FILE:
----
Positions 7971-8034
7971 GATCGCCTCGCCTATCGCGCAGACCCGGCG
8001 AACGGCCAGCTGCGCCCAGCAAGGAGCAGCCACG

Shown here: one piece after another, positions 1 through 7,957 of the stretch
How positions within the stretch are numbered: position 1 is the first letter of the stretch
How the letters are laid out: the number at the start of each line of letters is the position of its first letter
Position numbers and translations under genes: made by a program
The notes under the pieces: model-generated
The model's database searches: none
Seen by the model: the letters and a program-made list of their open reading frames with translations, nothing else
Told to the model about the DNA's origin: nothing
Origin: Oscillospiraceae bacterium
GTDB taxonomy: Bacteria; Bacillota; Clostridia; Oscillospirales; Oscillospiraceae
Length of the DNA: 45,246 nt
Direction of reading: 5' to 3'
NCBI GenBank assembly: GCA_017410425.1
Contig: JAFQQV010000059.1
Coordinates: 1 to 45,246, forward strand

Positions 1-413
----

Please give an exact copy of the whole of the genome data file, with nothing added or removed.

Positions 7971-8034
7971 GATCGCCTCGCCTATCGCGCAGACCCGGCG
8001 AACGGCCAGCTGCGCCCAGCAAGGAGCAGCCACG

Shown here: one piece after another, positions 1 through 7,957 of the stretch
How positions within the stretch are numbered: position 1 is the first letter of the stretch
How the letters are laid out: the number at the start of each line of letters is the position of its first letter
Position numbers and translations under genes: made by a program
The notes under the pieces: model-generated
The model's database searches: none
Seen by the model: the letters and a program-made list of their open reading frames with translations, nothing else
Told to the model about the DNA's origin: nothing
Origin: Oscillospiraceae bacterium
GTDB taxonomy: Bacteria; Bacillota; Clostridia; Oscillospirales; Oscillospiraceae
Length of the DNA: 45,246 nt
Direction of reading: 5' to 3'
NCBI GenBank assembly: GCA_017410425.1
Contig: JAFQQV010000059.1
Coordinates: 1 to 45,246, forward strand

Positions 1-413